Here's where Thailand ranked in a study on the world's laziest countries

Global study of 700K smartphone users shows link between obesity and activity inequality

Global study of 700K smartphone users shows link between obesity and activity inequality

The UK was above average, with 5,444 steps per day.

Results from a large scale global study based on activity levels show that obesity spikes in countries where people walk a lot or very little.

According to the study's data, the country in which people took the largest number of steps per day on average was Hong Kong with 6,880. Britain was also beaten by China, Ukraine, Japan and Russian Federation, who comprised the rest of the top five. Indonesians meanwhile took the least steps of just 3,513 in a day.

Researchers looked at how many steps 700,000 people from around the globe took, using 68 million days worth of information to break down minute-by-minute findings.

What did matter was something called "activity inequality" - essentially, the disparity between the most active people in a country and its most inactive. What's more, there's a huge gulf in our country among the most active and most inactive.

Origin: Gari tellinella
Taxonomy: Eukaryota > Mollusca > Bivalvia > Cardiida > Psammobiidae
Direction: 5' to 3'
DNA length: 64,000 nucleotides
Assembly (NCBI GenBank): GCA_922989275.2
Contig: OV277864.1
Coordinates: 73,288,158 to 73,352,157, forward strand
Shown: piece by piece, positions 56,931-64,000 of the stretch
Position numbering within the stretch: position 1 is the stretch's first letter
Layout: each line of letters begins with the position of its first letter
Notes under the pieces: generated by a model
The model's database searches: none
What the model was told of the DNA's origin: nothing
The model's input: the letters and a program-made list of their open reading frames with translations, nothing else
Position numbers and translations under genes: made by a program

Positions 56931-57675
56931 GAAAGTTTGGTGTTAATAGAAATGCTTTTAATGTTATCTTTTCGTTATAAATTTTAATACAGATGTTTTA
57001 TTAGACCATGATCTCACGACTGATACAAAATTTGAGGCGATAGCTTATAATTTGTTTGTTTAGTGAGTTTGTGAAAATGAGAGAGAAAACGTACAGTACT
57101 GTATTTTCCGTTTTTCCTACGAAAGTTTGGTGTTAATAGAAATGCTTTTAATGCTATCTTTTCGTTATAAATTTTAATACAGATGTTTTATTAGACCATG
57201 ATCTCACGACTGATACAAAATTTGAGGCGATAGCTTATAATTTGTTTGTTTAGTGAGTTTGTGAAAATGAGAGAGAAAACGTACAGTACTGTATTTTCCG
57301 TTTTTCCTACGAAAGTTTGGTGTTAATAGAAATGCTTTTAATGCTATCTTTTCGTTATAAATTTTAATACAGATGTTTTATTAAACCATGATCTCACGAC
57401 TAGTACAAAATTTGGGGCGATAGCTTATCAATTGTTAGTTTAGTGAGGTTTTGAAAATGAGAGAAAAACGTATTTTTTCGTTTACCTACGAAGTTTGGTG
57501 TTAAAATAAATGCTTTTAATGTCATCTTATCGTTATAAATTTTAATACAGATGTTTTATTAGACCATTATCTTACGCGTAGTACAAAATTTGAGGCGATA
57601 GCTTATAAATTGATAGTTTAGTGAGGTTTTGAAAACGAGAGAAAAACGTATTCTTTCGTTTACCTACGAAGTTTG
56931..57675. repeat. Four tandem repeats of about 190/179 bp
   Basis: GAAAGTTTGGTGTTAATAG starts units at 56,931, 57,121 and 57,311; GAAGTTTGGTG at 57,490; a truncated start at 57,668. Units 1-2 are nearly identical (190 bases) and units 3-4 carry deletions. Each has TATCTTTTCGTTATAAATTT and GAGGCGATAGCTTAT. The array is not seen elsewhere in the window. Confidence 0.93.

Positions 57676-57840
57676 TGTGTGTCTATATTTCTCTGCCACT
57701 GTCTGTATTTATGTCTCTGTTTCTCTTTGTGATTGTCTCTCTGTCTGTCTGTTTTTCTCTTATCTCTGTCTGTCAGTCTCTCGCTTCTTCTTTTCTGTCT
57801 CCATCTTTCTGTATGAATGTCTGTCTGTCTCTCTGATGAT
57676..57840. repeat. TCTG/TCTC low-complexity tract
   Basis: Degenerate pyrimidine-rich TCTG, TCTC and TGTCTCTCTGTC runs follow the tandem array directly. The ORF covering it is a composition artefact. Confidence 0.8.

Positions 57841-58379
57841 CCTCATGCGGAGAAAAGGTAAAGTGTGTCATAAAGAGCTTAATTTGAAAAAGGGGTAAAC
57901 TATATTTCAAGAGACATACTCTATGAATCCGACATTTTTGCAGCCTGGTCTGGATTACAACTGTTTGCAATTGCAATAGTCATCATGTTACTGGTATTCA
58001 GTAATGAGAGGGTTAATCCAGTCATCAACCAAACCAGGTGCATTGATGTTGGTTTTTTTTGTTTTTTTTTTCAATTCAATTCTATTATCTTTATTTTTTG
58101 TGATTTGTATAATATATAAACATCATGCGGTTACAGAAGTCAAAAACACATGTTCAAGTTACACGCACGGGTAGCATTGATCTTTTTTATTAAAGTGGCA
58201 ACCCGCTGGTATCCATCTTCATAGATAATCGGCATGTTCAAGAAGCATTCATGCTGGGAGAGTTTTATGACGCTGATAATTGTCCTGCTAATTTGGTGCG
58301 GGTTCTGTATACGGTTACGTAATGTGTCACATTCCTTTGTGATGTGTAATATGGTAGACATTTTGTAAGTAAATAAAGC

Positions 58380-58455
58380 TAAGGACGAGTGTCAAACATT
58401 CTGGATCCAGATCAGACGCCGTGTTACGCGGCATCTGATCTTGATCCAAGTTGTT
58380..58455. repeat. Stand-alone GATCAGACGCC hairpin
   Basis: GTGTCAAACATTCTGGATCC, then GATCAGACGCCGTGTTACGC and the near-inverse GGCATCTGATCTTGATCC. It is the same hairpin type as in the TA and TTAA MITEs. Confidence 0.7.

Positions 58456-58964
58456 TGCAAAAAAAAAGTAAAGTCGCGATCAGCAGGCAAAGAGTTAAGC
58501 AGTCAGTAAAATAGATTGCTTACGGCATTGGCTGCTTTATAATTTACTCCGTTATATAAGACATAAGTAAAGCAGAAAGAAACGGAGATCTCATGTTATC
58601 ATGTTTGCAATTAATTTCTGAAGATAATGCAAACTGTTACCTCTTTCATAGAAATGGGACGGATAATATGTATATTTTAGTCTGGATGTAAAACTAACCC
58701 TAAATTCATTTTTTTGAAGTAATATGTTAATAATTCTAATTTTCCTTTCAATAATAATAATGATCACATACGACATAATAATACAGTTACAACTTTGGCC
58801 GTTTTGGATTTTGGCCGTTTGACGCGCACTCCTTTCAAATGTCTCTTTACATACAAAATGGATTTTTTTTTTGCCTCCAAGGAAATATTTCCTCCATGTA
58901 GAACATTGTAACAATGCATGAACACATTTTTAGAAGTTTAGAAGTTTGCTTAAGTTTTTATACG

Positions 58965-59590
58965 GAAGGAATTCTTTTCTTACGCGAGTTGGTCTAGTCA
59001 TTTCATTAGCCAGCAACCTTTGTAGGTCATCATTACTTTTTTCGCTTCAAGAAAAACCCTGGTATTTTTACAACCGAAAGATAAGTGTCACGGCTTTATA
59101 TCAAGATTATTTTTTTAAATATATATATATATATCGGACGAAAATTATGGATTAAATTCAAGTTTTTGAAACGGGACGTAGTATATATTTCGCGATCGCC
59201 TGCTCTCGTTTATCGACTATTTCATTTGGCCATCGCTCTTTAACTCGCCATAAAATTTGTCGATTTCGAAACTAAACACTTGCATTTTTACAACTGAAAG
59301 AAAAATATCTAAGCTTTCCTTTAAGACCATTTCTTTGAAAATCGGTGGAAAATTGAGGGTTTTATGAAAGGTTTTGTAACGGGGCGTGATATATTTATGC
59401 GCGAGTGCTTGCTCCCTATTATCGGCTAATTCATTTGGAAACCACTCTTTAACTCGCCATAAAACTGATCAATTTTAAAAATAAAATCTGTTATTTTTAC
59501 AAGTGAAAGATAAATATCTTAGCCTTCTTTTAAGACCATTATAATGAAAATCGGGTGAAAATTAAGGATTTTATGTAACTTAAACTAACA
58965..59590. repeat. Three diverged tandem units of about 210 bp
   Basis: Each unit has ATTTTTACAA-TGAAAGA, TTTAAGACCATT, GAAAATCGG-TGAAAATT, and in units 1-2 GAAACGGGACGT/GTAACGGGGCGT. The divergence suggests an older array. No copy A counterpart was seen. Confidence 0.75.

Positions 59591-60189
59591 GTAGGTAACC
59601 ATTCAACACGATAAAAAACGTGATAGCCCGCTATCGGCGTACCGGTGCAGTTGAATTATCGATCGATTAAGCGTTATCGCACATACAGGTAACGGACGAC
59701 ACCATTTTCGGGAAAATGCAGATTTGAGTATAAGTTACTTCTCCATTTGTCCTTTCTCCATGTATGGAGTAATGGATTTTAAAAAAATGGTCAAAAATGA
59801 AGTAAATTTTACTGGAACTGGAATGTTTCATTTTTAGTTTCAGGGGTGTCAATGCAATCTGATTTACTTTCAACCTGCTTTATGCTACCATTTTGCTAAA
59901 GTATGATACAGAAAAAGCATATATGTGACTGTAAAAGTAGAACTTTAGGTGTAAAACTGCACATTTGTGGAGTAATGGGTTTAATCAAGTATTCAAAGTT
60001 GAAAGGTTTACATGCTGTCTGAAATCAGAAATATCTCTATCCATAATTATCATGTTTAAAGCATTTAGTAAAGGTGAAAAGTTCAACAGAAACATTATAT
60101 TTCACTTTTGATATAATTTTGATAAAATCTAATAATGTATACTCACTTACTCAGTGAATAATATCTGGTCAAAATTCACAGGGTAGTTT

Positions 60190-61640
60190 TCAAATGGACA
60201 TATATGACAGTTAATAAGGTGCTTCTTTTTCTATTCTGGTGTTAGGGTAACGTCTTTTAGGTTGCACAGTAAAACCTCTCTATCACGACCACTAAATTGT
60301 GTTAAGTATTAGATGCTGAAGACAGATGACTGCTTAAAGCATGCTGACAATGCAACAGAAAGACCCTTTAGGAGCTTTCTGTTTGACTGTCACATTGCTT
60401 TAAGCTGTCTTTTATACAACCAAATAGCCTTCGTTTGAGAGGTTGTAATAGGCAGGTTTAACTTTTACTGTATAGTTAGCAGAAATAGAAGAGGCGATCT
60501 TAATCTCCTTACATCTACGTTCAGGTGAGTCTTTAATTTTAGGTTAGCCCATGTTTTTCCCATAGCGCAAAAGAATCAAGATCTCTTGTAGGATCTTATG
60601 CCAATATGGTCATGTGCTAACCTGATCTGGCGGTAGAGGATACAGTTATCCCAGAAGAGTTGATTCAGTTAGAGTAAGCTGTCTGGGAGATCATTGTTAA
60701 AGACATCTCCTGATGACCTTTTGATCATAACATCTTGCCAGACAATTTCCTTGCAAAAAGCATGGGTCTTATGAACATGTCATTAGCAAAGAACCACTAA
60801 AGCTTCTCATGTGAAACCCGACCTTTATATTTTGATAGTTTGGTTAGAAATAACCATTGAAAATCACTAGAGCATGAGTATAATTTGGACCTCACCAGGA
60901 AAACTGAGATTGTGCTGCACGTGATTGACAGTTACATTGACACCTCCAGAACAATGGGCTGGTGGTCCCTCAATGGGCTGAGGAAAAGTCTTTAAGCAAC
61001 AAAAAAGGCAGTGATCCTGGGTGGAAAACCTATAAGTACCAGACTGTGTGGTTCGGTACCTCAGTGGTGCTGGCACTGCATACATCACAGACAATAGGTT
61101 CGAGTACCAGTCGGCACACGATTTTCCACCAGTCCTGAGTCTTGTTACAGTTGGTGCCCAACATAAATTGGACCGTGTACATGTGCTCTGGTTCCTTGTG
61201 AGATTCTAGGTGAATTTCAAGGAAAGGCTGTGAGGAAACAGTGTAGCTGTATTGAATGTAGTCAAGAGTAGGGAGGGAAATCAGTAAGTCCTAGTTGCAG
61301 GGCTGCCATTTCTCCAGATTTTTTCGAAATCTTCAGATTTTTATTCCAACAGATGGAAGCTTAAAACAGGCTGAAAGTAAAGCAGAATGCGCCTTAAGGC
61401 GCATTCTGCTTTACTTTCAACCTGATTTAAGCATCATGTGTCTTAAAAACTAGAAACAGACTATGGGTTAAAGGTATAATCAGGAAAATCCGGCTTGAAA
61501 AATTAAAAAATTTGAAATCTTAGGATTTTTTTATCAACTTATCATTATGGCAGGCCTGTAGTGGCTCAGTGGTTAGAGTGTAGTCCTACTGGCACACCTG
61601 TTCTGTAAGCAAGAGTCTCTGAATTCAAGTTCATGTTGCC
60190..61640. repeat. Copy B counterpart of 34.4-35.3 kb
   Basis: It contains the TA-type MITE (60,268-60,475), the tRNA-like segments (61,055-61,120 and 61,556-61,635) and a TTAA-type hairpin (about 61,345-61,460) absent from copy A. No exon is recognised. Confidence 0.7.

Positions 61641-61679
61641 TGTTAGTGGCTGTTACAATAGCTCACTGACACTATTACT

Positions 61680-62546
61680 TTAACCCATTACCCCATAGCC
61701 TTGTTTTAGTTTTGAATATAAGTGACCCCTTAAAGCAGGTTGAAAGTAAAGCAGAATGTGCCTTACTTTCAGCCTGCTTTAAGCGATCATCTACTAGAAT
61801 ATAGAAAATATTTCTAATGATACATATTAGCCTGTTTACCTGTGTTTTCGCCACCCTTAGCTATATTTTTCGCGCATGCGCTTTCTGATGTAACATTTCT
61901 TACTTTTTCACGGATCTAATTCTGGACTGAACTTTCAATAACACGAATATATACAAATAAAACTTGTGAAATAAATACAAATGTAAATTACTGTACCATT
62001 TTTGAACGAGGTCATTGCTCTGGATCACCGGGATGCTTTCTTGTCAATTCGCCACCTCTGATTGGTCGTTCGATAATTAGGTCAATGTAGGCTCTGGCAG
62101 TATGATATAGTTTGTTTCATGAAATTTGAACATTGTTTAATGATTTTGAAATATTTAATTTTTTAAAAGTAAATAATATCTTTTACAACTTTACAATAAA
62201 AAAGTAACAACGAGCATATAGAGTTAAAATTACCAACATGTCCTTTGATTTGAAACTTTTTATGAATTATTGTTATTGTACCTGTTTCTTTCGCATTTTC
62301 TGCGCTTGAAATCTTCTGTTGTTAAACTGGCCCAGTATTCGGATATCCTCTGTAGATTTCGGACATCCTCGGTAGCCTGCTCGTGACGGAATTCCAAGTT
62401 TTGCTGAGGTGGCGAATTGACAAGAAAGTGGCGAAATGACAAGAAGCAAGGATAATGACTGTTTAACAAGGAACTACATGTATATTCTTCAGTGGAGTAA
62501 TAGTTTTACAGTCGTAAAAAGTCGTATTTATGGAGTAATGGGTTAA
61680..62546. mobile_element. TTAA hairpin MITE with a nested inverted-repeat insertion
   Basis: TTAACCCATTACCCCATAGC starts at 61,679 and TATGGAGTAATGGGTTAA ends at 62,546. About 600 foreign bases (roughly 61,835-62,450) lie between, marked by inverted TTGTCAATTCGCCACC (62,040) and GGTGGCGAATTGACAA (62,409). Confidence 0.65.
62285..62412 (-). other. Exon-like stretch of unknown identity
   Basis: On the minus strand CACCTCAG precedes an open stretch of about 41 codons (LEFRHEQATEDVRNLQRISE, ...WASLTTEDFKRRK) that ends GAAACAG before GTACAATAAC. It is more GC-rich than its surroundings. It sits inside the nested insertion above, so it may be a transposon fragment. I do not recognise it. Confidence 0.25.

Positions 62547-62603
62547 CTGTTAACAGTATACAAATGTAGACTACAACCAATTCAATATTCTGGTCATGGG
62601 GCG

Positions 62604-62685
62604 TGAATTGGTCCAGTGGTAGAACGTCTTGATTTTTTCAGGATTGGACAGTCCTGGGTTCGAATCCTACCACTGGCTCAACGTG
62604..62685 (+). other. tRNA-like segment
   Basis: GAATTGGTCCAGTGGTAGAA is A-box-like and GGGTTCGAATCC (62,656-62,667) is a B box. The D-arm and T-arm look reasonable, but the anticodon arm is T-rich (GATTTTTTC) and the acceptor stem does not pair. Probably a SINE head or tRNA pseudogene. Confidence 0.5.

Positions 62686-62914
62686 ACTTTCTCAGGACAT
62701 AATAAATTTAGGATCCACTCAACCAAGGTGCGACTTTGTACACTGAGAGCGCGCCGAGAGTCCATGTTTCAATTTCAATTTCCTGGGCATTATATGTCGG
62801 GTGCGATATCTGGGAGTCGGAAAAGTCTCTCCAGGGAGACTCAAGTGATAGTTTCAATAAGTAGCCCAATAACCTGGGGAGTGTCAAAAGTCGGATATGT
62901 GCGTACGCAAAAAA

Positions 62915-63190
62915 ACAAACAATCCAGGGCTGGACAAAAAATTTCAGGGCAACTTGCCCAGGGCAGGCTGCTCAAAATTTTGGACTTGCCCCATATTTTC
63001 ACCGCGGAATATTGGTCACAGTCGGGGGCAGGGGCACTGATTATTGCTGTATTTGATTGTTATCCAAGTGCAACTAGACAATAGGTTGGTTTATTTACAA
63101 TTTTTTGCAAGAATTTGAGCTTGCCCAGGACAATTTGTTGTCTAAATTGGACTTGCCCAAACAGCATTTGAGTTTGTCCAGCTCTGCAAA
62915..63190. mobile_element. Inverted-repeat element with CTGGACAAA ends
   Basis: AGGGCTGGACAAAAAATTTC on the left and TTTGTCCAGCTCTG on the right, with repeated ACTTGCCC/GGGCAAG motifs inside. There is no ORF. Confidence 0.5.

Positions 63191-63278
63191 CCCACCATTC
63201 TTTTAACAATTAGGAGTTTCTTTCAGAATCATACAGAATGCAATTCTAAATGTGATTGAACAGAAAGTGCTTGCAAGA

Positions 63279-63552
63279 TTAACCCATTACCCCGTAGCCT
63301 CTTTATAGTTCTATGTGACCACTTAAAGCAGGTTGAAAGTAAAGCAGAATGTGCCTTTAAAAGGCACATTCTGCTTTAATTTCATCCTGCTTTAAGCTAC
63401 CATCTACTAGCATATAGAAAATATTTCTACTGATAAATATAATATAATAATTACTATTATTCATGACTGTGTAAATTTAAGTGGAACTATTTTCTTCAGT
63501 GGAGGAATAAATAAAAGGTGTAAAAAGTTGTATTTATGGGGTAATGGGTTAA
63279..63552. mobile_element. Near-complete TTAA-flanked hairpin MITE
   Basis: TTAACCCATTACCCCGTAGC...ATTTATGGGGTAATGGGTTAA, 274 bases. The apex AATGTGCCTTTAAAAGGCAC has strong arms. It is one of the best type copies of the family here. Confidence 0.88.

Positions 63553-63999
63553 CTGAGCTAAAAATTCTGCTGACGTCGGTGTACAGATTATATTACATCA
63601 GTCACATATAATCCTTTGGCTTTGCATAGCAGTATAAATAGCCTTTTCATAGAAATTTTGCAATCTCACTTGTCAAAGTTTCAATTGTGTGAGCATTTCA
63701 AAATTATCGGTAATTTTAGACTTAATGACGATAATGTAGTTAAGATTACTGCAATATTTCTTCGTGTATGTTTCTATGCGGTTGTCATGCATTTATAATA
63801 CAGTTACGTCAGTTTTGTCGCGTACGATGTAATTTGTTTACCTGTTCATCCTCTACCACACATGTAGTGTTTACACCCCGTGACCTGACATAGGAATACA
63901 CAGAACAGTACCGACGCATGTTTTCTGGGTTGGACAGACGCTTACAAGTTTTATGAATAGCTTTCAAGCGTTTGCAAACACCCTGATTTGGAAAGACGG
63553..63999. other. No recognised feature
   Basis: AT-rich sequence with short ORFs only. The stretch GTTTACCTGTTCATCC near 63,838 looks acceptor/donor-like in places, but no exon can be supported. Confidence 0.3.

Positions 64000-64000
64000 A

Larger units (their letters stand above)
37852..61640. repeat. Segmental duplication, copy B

Most smartphones available in the market nowadays have a built-in accelerometer that can record steps.

The researchers have also concluded that such lack of inequality and such vast differences in "activity inequality" could be a major reason behind diseases like obesity that have gripped America.

Global study of 700K smartphone users shows link between obesity and activity inequality
Revealed: This Is The World's Laziest Country

However, there is not a strong link between the number of steps people take in a country and obesity levels.

Another interesting related finding involved gender.

When analyzing data from the United States, there was a clear correlation between the walkability score of a city and the levels of activity inequality. The researchers collected this anonymous data, from the Argus activity monitoring app, to establish the results. In countries where there is a low inequality and low obesity like Japan, men and women tend to exercise equally.

For instance, in countries with considerable activity inequality such as the USA and Saudi Arabia, women tend to move a lot less than men. But they also noticed that in countries with the greatest activity inequality, women's inactivity was much more pronounced. As activity levels decrease at a population level, women are more likely to become obese. Obesity has been rising in the United States and Canada. "Data science and modeling can be immensely powerful tools".

The authors say there might have been gender and age differences that affected how often certain users carried their phones.

When the Stanford-Azumio partnership launched back in late 2015, Azumio CEO Bojan Bostjancic told MobiHealthNews that activity data was just one small part of the data that was being collected.

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